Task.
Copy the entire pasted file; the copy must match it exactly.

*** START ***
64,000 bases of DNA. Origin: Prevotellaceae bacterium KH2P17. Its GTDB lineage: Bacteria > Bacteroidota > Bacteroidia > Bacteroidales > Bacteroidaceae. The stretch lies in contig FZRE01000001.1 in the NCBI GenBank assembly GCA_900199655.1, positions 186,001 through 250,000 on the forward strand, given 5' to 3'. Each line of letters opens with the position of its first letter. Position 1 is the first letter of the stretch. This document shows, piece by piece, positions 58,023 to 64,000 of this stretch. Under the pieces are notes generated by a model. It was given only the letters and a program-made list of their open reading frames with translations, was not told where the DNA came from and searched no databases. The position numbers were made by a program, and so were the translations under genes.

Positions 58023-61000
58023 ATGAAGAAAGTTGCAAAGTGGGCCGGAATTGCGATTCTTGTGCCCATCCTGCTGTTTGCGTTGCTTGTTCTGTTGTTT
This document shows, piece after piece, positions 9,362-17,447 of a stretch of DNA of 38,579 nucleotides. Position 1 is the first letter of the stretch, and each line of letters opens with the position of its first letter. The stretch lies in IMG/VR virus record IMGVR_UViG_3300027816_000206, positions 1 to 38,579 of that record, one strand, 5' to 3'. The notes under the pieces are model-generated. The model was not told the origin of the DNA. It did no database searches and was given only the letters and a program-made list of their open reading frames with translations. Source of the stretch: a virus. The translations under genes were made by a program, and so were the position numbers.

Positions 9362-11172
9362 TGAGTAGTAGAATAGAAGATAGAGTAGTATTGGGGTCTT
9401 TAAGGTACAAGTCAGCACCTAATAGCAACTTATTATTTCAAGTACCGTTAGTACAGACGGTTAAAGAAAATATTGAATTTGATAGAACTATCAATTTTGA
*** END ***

64,000 bases of DNA. Origin: Prevotellaceae bacterium KH2P17. Its GTDB lineage: Bacteria > Bacteroidota > Bacteroidia > Bacteroidales > Bacteroidaceae. The stretch lies in contig FZRE01000001.1 in the NCBI GenBank assembly GCA_900199655.1, positions 186,001 through 250,000 on the forward strand, given 5' to 3'. Each line of letters opens with the position of its first letter. Position 1 is the first letter of the stretch. This document shows, piece by piece, positions 58,023 to 64,000 of this stretch. Under the pieces are notes generated by a model. It was given only the letters and a program-made list of their open reading frames with translations, was not told where the DNA came from and searched no databases. The position numbers were made by a program, and so were the translations under genes.

Positions 58023-61000
58023 ATGAAGAAAGTTGCAAAGTGGGCCGGAATTGCGATTCTTGTGCCCATCCTGCTGTTTGCGTTGCTTGTTCTGTTGTTT
This document shows, piece after piece, positions 9,362-17,447 of a stretch of DNA of 38,579 nucleotides. Position 1 is the first letter of the stretch, and each line of letters opens with the position of its first letter. The stretch lies in IMG/VR virus record IMGVR_UViG_3300027816_000206, positions 1 to 38,579 of that record, one strand, 5' to 3'. The notes under the pieces are model-generated. The model was not told the origin of the DNA. It did no database searches and was given only the letters and a program-made list of their open reading frames with translations. Source of the stretch: a virus. The translations under genes were made by a program, and so were the position numbers.

Positions 9362-11172
9362 TGAGTAGTAGAATAGAAGATAGAGTAGTATTGGGGTCTT
9401 TAAGGTACAAGTCAGCACCTAATAGCAACTTATTATTTCAAGTACCGTTAGTACAGACGGTTAAAGAAAATATTGAATTTGATAGAACTATCAATTTTGA